By Andrew Buckner
Rating: **** out of *****.
Deep in the Wood (2015), from co-writer and director Stefano Lodovichi, is a deftly crafted, psychological labyrinth of a thriller. It takes a notion that parents often jokingly ponder in passing, if their child is really their own, to horrific and mostly unpredictable extremes. For the first hour of the occasionally slow yet, deliberately paced eighty-eight minutes of the runtime, it keeps us ruminating over this exact inquiry. This is in relation to our leads, Manuel Conci (Fillipo Nigro) and Linda Weiss (Camilla Filippi). Such transpires after an ominous, immediately attention-garnering and visceral opening section. This concerns four-year-old Tommi (Alessandro Corabi), the son of Manuel and Linda, going missing at the annual Krampus festival. After this intense and wonderfully mysterious commencement, Lodovichi’s presentation fast-forwards to five years later. Inexplicably, Manuel and Linda’s offspring, complete with matching DNA (but no name or telltale documents), is found. Even though the individual is far more reserved than the Tommi they once knew, which would be understandable given being gone for such an extended length of time, Manuel is quick to embrace their progeny. Regardless, Linda senses something off about the whole situation. There is a wickedness about the youth. It is a trait that becomes harder to ignore, for Linda at least, once he enacts violent deeds. Fearing that this youngster, whoever he may be, is out to kill her, the dynamic between the now divorced duo drastically shifts. From herein, Lodovichi, who penned the brilliantly nuanced screenplay with Isabella Aguilar and Davide Orsini, captivates audiences with this certainly intriguing plot.
What is just as fascinating is the various shifts in perspective extant throughout the piece. This is with Manuel’s viewpoint being the most prevalent. There is also a great amount of admiration to found in the manner Lodovichi fluently has us looking to all three of the central figures in this motion picture as simultaneously the protagonists and the antagonists. Often, and to ingenious results, this alternating factor occurs in the same sequence. This is as we keep asking ourselves are if Manuel and Linda are guilty of kidnapping. Or is it that they are the victims of an evil presence? One that would be along the likes of Damien Thorn: the Antichrist from Richard Donner’s horror masterpiece, The Omen (1976). Alas, one of the strongest attributes of the endeavor is the perplexing journey Lodovichi weaves from this angle. I state this because, sadly, the conclusion is a bit underwhelming. This is given all that came beforehand. It is too familiar and closely aligned to the climactic moments of your stereotypical genre effort.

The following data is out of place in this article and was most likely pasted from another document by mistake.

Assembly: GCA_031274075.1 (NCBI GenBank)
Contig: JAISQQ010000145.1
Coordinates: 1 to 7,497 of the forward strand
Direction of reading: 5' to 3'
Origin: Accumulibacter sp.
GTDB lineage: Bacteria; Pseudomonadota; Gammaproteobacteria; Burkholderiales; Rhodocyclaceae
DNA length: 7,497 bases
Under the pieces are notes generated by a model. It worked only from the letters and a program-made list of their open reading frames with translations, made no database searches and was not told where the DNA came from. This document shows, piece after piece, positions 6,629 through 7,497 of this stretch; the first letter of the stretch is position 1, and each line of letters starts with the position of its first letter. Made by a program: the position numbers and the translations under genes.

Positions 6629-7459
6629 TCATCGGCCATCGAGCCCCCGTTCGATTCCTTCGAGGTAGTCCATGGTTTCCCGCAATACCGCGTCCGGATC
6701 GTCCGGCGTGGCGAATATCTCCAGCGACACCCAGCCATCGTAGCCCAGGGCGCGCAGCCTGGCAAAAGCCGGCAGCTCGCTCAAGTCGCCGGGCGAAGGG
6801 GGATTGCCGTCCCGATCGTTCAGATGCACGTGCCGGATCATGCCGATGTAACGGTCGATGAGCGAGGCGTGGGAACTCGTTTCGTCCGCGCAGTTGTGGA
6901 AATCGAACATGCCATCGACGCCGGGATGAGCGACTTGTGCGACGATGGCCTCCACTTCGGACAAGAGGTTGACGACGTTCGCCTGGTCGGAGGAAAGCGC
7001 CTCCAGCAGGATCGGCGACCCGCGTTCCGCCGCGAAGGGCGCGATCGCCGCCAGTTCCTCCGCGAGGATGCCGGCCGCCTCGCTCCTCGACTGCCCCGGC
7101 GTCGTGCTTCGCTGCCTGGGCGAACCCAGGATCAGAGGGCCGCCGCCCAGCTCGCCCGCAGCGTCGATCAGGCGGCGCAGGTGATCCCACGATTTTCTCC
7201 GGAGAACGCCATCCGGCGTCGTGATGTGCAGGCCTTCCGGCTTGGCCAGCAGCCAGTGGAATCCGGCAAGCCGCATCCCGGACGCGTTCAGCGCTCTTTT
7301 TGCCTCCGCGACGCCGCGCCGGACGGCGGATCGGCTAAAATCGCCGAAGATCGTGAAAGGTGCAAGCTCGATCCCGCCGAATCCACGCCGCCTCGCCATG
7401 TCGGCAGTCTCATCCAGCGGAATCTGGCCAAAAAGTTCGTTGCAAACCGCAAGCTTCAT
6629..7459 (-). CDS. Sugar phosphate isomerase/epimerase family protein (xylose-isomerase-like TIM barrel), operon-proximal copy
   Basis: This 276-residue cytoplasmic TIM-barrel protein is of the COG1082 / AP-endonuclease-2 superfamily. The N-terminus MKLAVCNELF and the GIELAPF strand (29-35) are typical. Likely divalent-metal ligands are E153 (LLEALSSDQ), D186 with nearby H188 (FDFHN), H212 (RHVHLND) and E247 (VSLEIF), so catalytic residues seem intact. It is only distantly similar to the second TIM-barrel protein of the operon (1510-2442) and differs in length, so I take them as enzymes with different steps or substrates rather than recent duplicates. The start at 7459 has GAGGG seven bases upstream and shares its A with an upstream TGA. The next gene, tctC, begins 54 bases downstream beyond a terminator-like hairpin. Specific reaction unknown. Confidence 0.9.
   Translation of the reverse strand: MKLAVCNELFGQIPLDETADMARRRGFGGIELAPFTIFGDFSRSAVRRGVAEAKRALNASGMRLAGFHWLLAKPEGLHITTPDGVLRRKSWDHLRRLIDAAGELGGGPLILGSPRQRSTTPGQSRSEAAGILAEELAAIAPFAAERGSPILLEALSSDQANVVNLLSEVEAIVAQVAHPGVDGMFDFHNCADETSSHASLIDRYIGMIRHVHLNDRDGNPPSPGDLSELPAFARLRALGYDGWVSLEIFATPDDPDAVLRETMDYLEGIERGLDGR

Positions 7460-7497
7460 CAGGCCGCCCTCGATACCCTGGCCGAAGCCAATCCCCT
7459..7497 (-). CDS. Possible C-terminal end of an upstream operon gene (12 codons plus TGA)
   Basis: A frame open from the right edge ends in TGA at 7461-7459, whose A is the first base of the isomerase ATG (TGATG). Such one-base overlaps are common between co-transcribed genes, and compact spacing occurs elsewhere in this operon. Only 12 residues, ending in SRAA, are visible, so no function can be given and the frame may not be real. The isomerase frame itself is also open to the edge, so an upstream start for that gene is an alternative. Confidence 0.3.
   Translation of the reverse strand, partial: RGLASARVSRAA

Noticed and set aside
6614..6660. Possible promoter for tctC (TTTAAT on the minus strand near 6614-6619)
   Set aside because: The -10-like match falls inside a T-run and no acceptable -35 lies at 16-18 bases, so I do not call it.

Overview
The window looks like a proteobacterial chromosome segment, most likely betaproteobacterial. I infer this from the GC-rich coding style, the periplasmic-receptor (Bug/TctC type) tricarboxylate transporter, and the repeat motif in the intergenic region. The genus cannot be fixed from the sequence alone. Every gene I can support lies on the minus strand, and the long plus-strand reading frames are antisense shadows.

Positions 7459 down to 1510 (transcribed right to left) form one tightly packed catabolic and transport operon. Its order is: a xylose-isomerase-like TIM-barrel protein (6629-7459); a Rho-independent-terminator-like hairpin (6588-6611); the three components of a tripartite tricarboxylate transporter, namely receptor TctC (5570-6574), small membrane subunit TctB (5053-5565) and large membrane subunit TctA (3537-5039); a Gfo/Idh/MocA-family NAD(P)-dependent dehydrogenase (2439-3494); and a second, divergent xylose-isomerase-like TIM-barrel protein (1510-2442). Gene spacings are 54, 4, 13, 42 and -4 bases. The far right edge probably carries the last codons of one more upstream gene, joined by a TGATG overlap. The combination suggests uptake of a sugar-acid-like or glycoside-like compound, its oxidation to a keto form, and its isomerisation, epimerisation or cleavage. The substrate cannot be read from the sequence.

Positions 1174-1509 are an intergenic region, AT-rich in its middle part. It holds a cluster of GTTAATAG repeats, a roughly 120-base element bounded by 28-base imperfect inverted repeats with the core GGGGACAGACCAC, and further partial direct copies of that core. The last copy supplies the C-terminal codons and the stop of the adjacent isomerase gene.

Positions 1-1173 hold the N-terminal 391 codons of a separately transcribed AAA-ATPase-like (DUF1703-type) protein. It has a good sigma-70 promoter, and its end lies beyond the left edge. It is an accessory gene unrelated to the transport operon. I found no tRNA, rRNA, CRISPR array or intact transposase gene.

Still, the minimalistic use of the supernatural elements is admirable. It helps instill more of a reality based sensibility to this already credible undergoing. The performances are all top-notch. They all burn with a quiet passion; an almost never clearly verbalized fervor. Teo Achille Caprio, who hauntingly portrays the nine-year-old version of Tommi, is especially noteworthy in this department. Given the surprisingly small number of arrangements he is included into in the movie, this is increasingly impressive. He parallels his adult counterparts, Nigro and Filippi, in this respect.
Continually, this mesmerizingly atmospheric contribution to Italian cinema is graced with masterfully ambient music from Riccardo Amorese. The same can be said for the magnificent, elegiacally bleak and immersive cinematography from Benjamin Maier. Roberto Di Tanna’s editing as well as the sound work and effects are just as spellbinding. All of this is capped off by Lodovichi’s bold, phenomenal and constantly Hitchockian behind the lens treatment of the material.
Though there are instances when the narrative seems as if it could be tightened, this does little to hinder the proceedings. As a matter of fact, it is all in tune with the richly developed, character-oriented nature of the exertion. The intensity, whether it be in the unfolding circumstances on-screen or in the emotional layering of the piece, is also non-stop. Best of all, Lodovichi never resorts to any of the trappings of paranormal related entries to evoke these sensations. This is with faux scares and bumps in the night galore. Instead, Lodovichi garners all of this from his simple and striking telling of the tale itself. Such makes the minor flaws inherent in the affair, such as those declared above, increasingly superfluous. In turn, Lodovichi has gifted spectators with an audacious, memorable and undeniably worthwhile experience. His latest labor is another superb installment in his ongoing filmography. I highly recommend seeking it out. You can do so when Deep in the Woods becomes available on video on demand on June 13th, 2017 through Uncork’d Entertainment.